How to deal with a broken appointment

Remember that the first step in dealing with a BA is preventing it in the first place. Prevention begins during a patient call. It continues through every step of their visit: establishing the value of an appointment during the new patient exam; discussion of scheduling during treatment presentation, reinforcing the Patient’s commitment during financial and scheduling dialog and communicating the requirement for a 48-hour notice of any change in their reserved appointment time.

If your practice uses confirmation calls as a tool, here is a typical statement:

“Ms. Patient, the Doctor is looking forward to seeing you on 2024 for [specific reason/procedure].”The tone of your voice during this conversation or message is critical: it must reflect the assumption that the Patient remembers the appointment and is committed to keeping it. Do not use words such as “confirm” or “remind” because it subtly allows for the possibility of a broken appointment.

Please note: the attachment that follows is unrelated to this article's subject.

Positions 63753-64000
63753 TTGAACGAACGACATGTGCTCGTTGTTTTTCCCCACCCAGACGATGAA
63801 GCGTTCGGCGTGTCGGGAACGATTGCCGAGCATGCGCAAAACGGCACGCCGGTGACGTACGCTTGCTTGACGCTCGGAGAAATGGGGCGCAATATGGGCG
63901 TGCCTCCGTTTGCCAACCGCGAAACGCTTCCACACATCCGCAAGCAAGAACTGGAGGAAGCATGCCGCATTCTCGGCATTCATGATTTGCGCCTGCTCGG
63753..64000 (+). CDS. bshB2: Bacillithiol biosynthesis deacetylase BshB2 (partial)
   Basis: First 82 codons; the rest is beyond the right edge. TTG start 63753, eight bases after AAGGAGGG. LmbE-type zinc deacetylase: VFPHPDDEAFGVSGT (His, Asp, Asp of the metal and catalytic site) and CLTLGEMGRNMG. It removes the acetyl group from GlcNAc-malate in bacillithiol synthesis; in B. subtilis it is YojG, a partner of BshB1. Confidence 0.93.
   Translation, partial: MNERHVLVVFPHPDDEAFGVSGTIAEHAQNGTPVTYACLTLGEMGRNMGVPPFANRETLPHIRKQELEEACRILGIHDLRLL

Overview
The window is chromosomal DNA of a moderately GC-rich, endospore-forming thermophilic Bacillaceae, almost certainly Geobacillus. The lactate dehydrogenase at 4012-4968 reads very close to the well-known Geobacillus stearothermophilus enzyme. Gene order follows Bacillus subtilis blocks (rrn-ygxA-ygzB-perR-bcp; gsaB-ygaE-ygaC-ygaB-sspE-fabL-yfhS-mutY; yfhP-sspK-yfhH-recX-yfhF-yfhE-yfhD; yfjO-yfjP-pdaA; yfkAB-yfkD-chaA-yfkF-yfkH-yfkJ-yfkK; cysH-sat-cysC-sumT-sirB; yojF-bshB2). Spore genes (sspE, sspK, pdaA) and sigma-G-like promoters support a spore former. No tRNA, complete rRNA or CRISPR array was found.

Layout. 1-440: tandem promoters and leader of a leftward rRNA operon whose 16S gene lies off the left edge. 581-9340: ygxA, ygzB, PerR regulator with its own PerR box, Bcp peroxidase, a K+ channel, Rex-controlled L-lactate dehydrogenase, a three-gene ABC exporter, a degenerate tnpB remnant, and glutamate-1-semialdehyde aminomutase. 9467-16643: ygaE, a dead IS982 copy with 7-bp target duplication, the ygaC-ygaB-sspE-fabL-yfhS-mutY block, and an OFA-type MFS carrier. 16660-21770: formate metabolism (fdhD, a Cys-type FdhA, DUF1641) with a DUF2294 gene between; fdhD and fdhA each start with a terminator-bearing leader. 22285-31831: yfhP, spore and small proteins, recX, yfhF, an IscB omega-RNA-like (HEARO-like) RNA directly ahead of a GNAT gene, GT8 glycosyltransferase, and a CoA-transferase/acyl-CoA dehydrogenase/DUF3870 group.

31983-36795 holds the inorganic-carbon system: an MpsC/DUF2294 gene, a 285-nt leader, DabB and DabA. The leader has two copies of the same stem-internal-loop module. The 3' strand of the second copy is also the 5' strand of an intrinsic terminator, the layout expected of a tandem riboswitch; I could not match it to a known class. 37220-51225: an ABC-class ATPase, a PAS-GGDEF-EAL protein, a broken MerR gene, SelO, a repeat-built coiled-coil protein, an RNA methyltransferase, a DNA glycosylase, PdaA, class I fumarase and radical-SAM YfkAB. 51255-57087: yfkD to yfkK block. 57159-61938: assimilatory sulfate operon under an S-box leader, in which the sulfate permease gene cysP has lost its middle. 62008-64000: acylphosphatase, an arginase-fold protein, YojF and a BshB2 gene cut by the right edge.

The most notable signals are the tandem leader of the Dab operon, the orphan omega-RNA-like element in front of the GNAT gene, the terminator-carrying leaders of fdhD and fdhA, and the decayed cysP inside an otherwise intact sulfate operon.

If the Patient Provides an Acceptable Excuse for the BA,
Example: Sudden illness, death in the family, personal crisis, etc. Response: “Ms. Patient, I can certainly understand why you could not call us in advance about this. Let’s reschedule and reserve another time for you.” Note that it is important to book four to six weeks out from the original appointment to give a sense that the practice is busy and that appointments are valuable. You can always call the Patient if an “opportunity” for an earlier appointment arises.

If the Patient Does Not Provide an Acceptable Excuse for the BA
Example: “Too busy,” company in town, car trouble, forgot, “you did not reach them to confirm,” busy at work, etc. Response: Your Response to an unexcused BA is more complicated. Your goal is threefold:

1. To maintain a mutually respectful relationship with the patient. 2. Reinforce the Doctor’s concern about their dental health. 3. Reestablish the value of their reserved time and the importance of honoring their commitment. Use a caring tone of voice and avoid communicating frustration or anger in your conversation.

That’s it for today. Next week we will share how your staff needs to respond if it is the first and second broken appointment.

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